A SERIOUS case review into the death of a teenager has concluded that more could have been done to save him.

Lewis Albon, 13, died in March 2018 from a blood clot, caused by his obesity.

A report into his death praised the actions of his school and GP, but found that agencies missed several opportunities to intervene.

No evidence of direct conversations with Lewis about weight management, no consideration about whether he could have benefited from referral to mental health support, and a lack of communication were all considered as missed opportunities that could have changed Lewis’ story.

Kathy Batt, Chair of Bury Safeguarding Board, said: “If he hadn’t been so very overweight then he would not have had this embolism that caused him to die.

“He was very sociable and likeable so nobody connected his problems to his emotional wellbeing.

“I’m not saying that childhood obesity is always a safeguarding issue, but it should be seen as a potential issue going forward.”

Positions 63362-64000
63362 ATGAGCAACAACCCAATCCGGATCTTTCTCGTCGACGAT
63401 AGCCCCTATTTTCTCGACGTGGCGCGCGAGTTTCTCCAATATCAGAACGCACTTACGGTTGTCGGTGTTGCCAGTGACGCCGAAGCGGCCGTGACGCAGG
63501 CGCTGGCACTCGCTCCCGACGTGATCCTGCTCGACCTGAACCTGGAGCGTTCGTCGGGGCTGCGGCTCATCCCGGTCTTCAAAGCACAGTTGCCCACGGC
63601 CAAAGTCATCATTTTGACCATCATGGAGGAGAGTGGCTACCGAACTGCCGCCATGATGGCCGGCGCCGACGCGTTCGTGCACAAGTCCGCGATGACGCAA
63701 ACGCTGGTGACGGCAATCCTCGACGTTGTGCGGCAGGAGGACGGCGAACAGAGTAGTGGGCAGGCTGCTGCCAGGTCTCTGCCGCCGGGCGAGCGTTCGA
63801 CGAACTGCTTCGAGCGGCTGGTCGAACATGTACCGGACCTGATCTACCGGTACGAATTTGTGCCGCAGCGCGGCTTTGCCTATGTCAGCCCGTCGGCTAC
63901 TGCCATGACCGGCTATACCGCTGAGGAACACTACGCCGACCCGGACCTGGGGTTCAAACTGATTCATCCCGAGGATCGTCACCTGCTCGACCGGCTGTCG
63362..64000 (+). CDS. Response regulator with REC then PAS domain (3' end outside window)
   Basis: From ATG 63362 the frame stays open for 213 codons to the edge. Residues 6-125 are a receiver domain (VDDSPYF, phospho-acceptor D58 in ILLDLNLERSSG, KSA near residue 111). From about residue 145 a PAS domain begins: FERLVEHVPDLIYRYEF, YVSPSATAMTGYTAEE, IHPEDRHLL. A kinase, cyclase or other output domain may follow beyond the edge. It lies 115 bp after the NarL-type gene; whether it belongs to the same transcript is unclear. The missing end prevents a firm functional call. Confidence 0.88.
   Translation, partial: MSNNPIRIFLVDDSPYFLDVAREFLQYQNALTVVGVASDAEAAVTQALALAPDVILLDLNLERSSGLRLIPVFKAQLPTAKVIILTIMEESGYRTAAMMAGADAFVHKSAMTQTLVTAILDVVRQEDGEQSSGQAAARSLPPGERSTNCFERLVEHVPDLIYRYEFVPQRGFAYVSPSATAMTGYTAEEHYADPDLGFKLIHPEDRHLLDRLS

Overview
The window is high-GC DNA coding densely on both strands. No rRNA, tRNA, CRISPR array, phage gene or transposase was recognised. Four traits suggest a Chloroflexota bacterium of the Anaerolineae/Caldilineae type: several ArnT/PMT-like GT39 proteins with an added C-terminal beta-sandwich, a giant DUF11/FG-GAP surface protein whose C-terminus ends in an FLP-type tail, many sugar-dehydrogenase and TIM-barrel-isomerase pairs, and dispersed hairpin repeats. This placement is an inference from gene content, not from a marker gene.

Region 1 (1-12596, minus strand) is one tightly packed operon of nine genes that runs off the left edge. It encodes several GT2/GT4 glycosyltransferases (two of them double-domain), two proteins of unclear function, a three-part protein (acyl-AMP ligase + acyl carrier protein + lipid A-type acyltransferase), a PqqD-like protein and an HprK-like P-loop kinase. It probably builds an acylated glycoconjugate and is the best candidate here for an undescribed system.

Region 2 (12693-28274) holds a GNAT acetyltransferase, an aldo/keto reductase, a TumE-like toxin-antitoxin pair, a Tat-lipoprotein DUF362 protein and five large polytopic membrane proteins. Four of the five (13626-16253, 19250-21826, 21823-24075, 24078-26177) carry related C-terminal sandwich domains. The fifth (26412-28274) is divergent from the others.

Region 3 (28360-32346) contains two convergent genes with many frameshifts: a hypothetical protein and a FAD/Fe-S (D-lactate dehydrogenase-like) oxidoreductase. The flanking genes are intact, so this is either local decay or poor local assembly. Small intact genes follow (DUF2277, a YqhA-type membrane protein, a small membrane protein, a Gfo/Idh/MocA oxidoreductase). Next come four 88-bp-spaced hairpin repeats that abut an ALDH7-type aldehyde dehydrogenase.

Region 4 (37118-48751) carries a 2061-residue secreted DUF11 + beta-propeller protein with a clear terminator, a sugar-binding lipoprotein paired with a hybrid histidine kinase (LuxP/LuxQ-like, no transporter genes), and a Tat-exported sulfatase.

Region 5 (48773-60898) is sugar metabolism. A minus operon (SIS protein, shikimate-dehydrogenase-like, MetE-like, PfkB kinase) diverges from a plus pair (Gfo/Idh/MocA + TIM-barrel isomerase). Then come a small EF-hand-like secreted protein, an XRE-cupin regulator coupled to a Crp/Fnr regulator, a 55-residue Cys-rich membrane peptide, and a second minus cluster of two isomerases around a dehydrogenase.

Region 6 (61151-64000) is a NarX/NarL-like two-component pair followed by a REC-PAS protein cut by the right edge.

Lewis was recorded as overweight at the age of four.

Complex problems in his home life are thought to have led Lewis to comfort eat as a coping mechanism.

A stigma around weight is blamed for health professionals struggling to talk about a patient’s weight.

There are few guidelines about weight management for young people, and the report has recommended training and support for local professionals.

Leslie Jones, Director of Public Health, said: “I’m glad to see weight stigma come up in this report because it gets in the way of tackling obesity.

“I don’t think we’ve woken up to the dangers and the health impacts that obesity can bring – it is still seen more as a body image issue.

The report recommends a stronger relationship between school nurses, schools, and GPs for a more joined up approach.

New technology for GPs to communicate with school nurses and know about missed appointments has also been suggested.

Stephen Platt, Lewis’ father, said: “It’s hard without him. He was my shadow, a proper daddy’s boy and he just wanted to be with me – now I’ve lost about 30 years with him.

“Not one person mentioned his weight to him when he was alive – they’re concerned about it now it’s too late to change anything."

Stephen fundraises for the Thrombosis Charity in Lewis’ name.